In Kaddish D’rabbanan, the prayer we say after studying a rabbinic text, we pray for spiritual leaders who have “grace, lovingkindness, and compassion.” Once again, the power of intellect is secondary to the personal qualities of sensitivity and graciousness. Grace is that quality which sees the best in others and seeks the best for others. It is a combination of gentleness and generosity.
The second priestly blessing is that God may “make His face shine on you,” meaning: may God’s presence be evident in you. May God leave a visible trace of the Divine Being on the face you show to others. How is that presence to be recognized? Not in severity, remoteness, or austerity, but rather in the gentle smile that speaks to what Lincoln in 1861 called, in the concluding words of his First Inaugural Address, “the better angels of our nature.” That is grace.
“May the Eternal turn His face toward you and give you peace.” To make peace in the world we must be at peace with ourselves. To be at peace with ourselves we must know that we are unconditionally valued. That does not often happen. People value us for what we can give to them. That is conditional value, what the sages called “love that is dependent on a cause” (Pirkei Avot 5:16). God values us unconditionally. We are here because the Almighty wanted us to be. Our very existence testifies to divine love. Unlike others, God never gives up on us. God rejects no one and never loses faith, however many times we fail. When we fall, God lifts us—believing in us more than we believe in ourselves.
You are in a crowd. In the distance you see someone you recognize. This person is well known. You met him once, briefly. Did you make an impression on him? Does he remember you? Does he know who you are? Briefly your eyes touch. From the distance, he smiles at you. Yes, he remembers you; he knows who you are, he is pleased you are here, and by his eye contact and his smile he communicates these things to you. You are relieved, lifted. You are at peace with yourself. You are not merely an anonymous face in a crowd. Your basic worth has in some way been affirmed. That, in human terms, is the meaning of “May the Eternal turn His face toward you and give you peace.”
We speak of “seeking recognition.” It is a telling phrase. Even more than power or wealth or success or fame, we long for what we believe these things will give us: standing in the eyes of others, respect, esteem, honor, worth. We can dedicate a lifetime to this search, but it is not a good one. People do not confer respect for the right reasons. They follow politicians who pander to their worst instincts. They feel the charisma of pure power. They flatter the wealthy. They are like moths to the flame of fame.
The recognition that counts is our reflection in the eyes of God. God loves us for what we are and what we could become. God loves the good in us, not the successful or persuasive or charismatic. God, knowing us from within, ignores the image we try to project. God’s is the voice within us that says, “With Me, you do not have to pretend. I know you. I knew you before you were born. I know you because I made you, and I made you because I need you—or more precisely, because the world needs you. There is a task only you can do. Now, therefore, be strong and do it. You need not seek praise; you shall not be deflected by criticism; for I will be with you every step of the way. When you feel most alone, that is when I will be closest.” That is making eye-contact with God. It is the meaning of the third blessing: “May the Eternal turn His face toward you and give you peace.”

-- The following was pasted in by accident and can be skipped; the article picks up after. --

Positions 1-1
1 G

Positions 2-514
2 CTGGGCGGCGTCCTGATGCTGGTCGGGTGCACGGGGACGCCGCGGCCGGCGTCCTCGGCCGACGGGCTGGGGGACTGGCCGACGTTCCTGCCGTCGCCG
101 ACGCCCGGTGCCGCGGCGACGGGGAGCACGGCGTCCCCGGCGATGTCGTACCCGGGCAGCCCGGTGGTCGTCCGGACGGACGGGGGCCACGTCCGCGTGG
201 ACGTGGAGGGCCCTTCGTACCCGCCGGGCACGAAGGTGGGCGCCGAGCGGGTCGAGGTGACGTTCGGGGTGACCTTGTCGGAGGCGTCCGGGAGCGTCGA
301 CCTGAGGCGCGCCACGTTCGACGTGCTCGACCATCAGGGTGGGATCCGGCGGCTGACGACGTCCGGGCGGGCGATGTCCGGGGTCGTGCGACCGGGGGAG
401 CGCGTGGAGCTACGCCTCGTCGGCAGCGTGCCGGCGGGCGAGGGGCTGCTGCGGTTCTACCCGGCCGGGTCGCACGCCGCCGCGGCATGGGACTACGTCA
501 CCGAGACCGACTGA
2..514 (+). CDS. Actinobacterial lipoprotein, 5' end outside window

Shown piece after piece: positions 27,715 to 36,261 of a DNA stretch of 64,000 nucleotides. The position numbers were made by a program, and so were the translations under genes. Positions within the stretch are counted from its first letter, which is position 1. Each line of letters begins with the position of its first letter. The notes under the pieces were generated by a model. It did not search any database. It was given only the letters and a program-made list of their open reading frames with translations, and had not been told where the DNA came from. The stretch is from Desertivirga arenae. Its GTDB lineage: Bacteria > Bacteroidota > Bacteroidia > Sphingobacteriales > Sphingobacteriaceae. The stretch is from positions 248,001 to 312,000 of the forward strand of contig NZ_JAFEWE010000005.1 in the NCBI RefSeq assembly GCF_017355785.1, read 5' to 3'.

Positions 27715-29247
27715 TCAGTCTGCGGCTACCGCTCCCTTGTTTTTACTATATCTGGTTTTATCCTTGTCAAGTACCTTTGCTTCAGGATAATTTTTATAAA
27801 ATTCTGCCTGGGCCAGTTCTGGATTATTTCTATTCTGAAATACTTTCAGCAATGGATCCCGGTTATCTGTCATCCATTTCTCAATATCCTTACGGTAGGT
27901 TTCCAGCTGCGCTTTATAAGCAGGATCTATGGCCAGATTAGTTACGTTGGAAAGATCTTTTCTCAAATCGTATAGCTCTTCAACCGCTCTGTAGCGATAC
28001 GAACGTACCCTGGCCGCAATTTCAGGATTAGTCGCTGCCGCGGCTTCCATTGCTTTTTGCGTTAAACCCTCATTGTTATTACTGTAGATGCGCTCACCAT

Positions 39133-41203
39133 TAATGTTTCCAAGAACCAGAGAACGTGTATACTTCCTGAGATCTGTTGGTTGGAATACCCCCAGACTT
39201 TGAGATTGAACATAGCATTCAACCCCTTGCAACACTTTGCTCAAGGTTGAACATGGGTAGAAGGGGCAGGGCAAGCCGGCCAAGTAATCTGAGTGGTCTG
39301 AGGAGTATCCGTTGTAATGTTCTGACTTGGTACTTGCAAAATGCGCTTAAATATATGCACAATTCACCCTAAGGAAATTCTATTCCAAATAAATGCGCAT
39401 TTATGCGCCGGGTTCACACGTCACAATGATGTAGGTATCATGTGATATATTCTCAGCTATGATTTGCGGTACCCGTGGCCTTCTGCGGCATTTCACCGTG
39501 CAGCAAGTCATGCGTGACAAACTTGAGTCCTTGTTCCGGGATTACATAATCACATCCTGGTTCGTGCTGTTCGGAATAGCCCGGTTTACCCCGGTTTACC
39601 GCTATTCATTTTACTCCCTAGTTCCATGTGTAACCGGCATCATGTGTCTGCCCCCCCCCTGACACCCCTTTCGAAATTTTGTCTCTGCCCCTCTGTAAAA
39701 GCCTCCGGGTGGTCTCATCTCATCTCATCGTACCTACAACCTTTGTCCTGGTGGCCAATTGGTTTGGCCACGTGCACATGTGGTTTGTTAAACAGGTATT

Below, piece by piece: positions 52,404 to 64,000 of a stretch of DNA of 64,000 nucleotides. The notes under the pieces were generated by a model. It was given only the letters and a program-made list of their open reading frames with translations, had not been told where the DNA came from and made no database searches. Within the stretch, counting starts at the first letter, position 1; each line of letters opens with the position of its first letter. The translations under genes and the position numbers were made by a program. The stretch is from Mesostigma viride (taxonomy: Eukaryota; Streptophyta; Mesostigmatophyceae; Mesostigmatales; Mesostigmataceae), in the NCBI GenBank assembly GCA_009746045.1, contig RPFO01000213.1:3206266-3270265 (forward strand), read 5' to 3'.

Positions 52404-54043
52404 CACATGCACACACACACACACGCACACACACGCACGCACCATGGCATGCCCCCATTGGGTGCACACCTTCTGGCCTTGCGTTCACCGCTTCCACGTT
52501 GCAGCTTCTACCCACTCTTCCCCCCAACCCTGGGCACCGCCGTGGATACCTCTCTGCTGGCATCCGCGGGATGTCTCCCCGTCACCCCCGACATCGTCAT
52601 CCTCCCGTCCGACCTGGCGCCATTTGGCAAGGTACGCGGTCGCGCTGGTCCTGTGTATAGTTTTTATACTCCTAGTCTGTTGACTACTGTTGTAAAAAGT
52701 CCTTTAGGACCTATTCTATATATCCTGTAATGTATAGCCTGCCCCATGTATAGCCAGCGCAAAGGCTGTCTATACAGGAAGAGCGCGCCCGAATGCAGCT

The most profound element of the blessing, however, lies in the concluding sentence: “So they will put my name on the Israelites, and I will bless them.”
In the ancient world, magi, oracles, and religious virtuosi were held to have the power of blessing. They were able to invoke supernatural forces. This is the meaning of what Balak, king of Moab, says to the pagan prophet Balaam:
A people has come out of Egypt; they cover the face of the land and have settled next to me. Now come and put a curse on these people, because they are too powerful for me. Perhaps then I will be able to defeat them and drive them out of the country. For I know that those you bless are blessed, and those you curse are cursed. (Numbers 22:5–6)
The biblical story of Balaam is a satire on this idea. Balaam’s contemporaries, and perhaps he himself, believed that blessing or curse lay within the power of the holy person. Nothing arouses the ridicule of the Bible more than self-importance. Balaam is made to see that his own donkey has greater powers of spiritual insight than he does. It is not the person who has power over God; it is God who has the power to reveal the Divine Self to the person—and if God so chooses, that gift can be given to a donkey rather than to an esteemed religious figure. Holiness is not (though it is often confused with)vvvself-importance. True holiness is transparency to the Divine.
This is the meaning of “So they will put My name on the Israelites, and I will bless them.” It is not the priests who bless the people, but God. In themselves, they have no power. They are intermediaries, channels through which God’s blessing flows. An ancient midrash says:3
The house of Israel said to the blessed Holy One: “Ruler of the universe, You order the priests to bless us? We need only Your blessing. Look down from Your holy habitation and bless Your people.” The blessed Holy One replied to them, “Though I ordered the priests to bless you, I will stand together with them and bless you.”
It is not the priests who bless the people. Rather, it is through them that God blesses the people.